the U.S. involve product architecture where you need senior engineers, hardware and software engineers generally, and mechanical engineers and industrial design people.” The other said, “The core of the design process is in the United States. We define the product—how it looks, how it will be assembled, materials used, features and technologies to incorporate. We determine the mechanical and electrical architecture.”
R&D, which depends on high-level researchers with advanced degrees, often Ph.D.s, is also less vulnerable to offshoring. Other reasons for keeping R&D in this country are the strategic importance of some R&D projects and the need to protect intellectual property. Unlike product development, R&D and manufacturing are not necessarily interdependent. Thus R&D jobs have not been “pulled” offshore by manufacturing.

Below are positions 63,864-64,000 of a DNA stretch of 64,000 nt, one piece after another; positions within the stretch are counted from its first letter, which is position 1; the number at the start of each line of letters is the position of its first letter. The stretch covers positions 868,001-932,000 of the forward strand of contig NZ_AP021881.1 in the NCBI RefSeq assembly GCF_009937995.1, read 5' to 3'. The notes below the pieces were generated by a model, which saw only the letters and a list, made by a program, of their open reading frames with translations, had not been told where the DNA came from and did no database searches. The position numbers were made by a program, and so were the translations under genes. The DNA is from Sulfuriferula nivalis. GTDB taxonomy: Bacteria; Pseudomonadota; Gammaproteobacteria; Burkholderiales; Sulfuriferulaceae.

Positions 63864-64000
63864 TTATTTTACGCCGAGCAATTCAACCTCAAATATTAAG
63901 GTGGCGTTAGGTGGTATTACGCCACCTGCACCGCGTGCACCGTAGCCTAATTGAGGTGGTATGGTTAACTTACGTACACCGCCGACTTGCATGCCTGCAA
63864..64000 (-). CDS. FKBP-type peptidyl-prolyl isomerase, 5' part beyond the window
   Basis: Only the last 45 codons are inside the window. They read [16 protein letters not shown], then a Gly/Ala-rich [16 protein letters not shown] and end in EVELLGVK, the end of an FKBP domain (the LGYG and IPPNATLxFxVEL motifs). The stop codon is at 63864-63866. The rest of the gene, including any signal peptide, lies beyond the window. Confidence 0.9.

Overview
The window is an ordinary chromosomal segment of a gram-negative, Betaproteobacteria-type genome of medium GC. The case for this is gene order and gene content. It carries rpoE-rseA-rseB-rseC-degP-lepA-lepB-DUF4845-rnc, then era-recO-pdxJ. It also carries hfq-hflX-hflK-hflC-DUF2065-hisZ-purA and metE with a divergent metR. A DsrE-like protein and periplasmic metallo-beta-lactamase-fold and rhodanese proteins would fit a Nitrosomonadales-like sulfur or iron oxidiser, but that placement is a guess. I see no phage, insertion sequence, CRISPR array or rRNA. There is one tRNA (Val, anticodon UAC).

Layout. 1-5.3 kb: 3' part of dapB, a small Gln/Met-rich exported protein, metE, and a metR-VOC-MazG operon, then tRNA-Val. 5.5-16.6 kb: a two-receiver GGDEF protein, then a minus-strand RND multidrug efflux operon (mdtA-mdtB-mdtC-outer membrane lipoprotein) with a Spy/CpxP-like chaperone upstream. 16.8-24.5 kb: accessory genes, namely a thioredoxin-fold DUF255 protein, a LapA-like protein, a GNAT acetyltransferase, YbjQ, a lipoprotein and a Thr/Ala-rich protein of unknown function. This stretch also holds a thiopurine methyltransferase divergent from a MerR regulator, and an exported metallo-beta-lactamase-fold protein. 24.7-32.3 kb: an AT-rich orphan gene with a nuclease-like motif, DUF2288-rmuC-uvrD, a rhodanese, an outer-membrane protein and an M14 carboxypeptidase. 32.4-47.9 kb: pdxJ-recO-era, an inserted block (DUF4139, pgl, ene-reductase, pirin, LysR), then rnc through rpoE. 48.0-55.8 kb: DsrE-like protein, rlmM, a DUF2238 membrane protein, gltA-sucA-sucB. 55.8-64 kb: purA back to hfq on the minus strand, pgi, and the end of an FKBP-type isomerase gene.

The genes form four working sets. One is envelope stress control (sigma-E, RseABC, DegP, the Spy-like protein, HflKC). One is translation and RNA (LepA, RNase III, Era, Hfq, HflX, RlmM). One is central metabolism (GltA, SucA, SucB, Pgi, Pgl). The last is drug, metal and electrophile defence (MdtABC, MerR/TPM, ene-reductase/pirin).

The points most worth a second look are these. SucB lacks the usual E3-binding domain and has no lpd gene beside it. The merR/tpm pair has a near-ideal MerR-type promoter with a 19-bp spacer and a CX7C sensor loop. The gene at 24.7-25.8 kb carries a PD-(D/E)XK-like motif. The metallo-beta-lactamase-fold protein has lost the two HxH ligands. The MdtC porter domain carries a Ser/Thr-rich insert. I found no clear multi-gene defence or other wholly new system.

R&D requires highly specific skills, and the key to success is finding people with those skills. If they happen to be offshore, firms are more likely to bring them to the United States, or to hire foreign graduates of U.S. universities, than to move the R&D offshore. One component maker, for instance, has 150 researchers at its R&D lab in the United States, about half of whom are from outside the United States. Unlike companies in other industry segments, such as Intel and IBM, which have R&D labs outside the United States, the U.S. PC industry has kept its R&D in this country.
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